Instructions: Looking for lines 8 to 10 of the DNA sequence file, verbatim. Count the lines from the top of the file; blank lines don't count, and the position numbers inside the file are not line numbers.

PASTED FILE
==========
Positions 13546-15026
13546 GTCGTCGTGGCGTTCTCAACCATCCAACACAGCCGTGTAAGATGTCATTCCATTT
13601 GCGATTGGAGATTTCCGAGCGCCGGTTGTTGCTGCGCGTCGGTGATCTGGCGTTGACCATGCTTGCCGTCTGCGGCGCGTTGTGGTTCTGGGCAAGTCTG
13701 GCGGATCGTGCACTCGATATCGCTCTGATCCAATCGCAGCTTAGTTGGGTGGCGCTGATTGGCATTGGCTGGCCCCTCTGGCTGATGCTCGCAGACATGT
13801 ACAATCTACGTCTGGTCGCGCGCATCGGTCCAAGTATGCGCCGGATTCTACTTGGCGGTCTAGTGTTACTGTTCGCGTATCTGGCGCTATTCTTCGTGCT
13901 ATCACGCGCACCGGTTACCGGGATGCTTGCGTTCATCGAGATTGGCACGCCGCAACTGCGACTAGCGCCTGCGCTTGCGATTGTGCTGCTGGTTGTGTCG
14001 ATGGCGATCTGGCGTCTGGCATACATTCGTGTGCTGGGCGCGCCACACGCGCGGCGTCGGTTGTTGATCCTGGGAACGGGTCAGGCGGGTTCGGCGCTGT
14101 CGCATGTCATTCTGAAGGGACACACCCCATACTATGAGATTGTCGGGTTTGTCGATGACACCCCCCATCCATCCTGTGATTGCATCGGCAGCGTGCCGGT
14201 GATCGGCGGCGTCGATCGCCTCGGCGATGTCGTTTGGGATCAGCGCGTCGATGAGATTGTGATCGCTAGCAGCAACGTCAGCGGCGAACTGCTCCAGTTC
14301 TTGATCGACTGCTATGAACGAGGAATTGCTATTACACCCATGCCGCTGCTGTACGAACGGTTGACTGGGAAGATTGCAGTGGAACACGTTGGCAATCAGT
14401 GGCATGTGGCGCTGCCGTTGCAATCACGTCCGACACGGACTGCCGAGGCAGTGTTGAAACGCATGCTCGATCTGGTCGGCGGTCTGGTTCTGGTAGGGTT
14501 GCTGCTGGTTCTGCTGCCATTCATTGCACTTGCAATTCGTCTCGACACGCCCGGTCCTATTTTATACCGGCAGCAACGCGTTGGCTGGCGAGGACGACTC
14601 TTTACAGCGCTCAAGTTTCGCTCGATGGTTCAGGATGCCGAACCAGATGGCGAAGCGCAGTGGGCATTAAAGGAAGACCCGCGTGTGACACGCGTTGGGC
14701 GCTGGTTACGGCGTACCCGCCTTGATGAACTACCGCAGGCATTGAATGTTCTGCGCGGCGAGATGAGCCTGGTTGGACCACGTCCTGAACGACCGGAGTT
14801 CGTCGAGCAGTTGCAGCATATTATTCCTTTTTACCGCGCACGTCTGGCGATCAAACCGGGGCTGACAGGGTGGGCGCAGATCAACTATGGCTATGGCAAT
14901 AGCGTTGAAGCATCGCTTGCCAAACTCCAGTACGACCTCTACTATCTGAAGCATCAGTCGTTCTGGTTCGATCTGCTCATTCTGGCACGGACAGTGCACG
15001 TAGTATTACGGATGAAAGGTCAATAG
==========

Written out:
14101 CGCATGTCATTCTGAAGGGACACACCCCATACTATGAGATTGTCGGGTTTGTCGATGACACCCCCCATCCATCCTGTGATTGCATCGGCAGCGTGCCGGT
14201 GATCGGCGGCGTCGATCGCCTCGGCGATGTCGTTTGGGATCAGCGCGTCGATGAGATTGTGATCGCTAGCAGCAACGTCAGCGGCGAACTGCTCCAGTTC
14301 TTGATCGACTGCTATGAACGAGGAATTGCTATTACACCCATGCCGCTGCTGTACGAACGGTTGACTGGGAAGATTGCAGTGGAACACGTTGGCAATCAGT